Many people use human touch to help create a relational bond. When sadness or pain comes upon another, a hug may seem in order. A hand on a shoulder or a pat on the back is not uncommon. In sports, well, men are seemingly ALWAYS slapping or patting somebody’s back end. No lawsuits or major complaints on that. Yet.
This issue does raise an important question, captured well in the headline of a recent New York Times story, “Beyond Biden: How Close is Too Close?” Several points made in this article bear repeating here.
Before “touching” on those, note what Uncle Joe said in the video he released earlier this month. Regarding personal space, he said, “Social norms have begun to change. They’ve shifted, and boundaries of protecting personal space have been reset—and I get it.”
To me, this sounds like an excuse. Have these boundaries really shifted? Or do all of us have certain proclivities toward the way we want or don’t want to be touched? I can almost guarantee those preferences do exist—recognizing that it’s possible to see variances in other cultures.
Here’s what the Times discovered. They cite, for example, the work of American anthropologist Edward Hall. His research from the 1960s was based on field work in Europe, Asia, and elsewhere. His conclusions?
People tend to prefer a zone of about 18 inches—“intimate space”–– (as Hall termed it) for close friends and family. Our need for what Hall termed “personal space” is from 18 inches to about 4 feet. Acquaintances and colleagues are expected to honor this. Lastly, “social space” is the appropriate range for strangers or new colleagues and that grows from 4 feet to 12 feet.
As I read that, I leaned back and questioned that social space distance. Seems excessive and unrealistic. I mean, 12 feet???
So how does the brain process spatial safety? The amygdala detects threats. It sends signals when spacial boundaries are crossed. One woman that brain scientists studied had a badly damaged amygdala. Apparently, strangers could approach her within a foot without her feeling uneasy.
I admit that I get quite uncomfortable when someone stands and speaks with me leaving less than a foot of personal space. It’s feels WAY too invasive. I’ve often wondered if there is a power issue going on with people who do this.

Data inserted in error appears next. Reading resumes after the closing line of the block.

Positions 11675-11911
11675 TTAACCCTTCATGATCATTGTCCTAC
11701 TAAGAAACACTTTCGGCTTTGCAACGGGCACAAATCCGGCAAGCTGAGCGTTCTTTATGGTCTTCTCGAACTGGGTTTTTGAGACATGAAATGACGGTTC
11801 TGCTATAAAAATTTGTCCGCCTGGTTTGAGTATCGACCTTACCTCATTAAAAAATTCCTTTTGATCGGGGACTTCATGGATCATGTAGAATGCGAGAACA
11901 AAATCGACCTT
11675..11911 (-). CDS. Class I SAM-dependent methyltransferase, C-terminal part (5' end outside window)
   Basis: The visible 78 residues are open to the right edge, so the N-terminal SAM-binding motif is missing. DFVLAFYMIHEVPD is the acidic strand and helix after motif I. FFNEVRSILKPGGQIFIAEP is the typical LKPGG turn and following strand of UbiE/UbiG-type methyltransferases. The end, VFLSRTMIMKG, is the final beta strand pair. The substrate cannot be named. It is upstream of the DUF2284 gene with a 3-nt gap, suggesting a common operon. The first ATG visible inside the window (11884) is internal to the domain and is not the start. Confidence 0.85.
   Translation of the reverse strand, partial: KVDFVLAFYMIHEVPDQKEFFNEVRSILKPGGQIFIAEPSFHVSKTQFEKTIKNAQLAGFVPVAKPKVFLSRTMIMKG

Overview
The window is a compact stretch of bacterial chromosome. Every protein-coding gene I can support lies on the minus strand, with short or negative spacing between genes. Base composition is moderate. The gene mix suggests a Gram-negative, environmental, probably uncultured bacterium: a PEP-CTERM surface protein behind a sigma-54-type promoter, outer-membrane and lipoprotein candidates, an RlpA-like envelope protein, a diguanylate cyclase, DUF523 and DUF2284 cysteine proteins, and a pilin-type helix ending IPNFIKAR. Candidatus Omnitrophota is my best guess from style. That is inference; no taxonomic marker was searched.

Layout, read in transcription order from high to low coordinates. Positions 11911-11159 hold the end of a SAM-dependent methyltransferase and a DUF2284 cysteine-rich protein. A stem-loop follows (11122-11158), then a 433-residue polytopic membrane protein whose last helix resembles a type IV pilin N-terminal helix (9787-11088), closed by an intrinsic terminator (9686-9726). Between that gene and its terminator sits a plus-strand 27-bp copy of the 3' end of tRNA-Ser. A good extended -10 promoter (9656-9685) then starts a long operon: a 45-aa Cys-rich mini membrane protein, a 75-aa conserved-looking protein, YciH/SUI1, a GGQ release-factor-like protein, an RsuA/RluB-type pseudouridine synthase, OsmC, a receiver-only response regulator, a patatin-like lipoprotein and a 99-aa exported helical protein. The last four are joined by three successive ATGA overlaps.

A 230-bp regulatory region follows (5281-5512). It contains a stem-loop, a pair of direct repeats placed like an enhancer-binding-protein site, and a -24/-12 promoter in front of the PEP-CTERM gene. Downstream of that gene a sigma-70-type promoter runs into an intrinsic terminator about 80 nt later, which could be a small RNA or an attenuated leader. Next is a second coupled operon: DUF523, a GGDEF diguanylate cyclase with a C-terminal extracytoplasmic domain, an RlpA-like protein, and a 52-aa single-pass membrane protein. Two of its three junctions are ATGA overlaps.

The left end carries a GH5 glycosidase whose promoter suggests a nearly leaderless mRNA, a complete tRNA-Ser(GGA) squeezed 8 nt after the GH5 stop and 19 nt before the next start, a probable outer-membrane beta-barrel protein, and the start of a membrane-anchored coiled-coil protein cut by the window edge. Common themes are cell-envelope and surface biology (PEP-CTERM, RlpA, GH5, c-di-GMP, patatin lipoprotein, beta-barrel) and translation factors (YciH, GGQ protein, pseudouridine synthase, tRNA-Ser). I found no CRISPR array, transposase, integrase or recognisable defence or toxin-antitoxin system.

Verifying my observation earlier about the healthy power of touch, the Times wrote: “People who develop a hands-on style, who are free with hugs and touches, generally do so because they have learned what a powerful bonding mechanism such nonverbal communication can be.” Recent studies document this.
Psychologists report that even small touches can have dramatic effects on both brain and body. This can include stress reduction and lowering anxiety. Less so with a stranger than with a connected friend or loved one.
Lisa Harper is a long time ministry leader. Sharing about the power of touch, she wrote of Jesus of Nazareth:
“He intentionally used tactile methods—hugging a leper, placing His hands on a crippled woman’s spine—in most of His healing miracles. When the disciples tried to keep little children from interacting with Jesus (like most kids, they probably had sticky hands and dirty knees and, therefore, the disciples thought they were too messy to interact with the Messiah), the Lamb of God beckoned them to pile onto His lap (Mark 10:13–16)."
Jesus offered a true “Master’s touch” that was healing and welcoming.
Perhaps the best determinant of how to guide yourself on this issue is motive. And unless someone clearly understands what yours is, be cautious with touch.
If there’s unwanted touch, remember the power of the phrase, “You’re in my space.” That speaks clearly.
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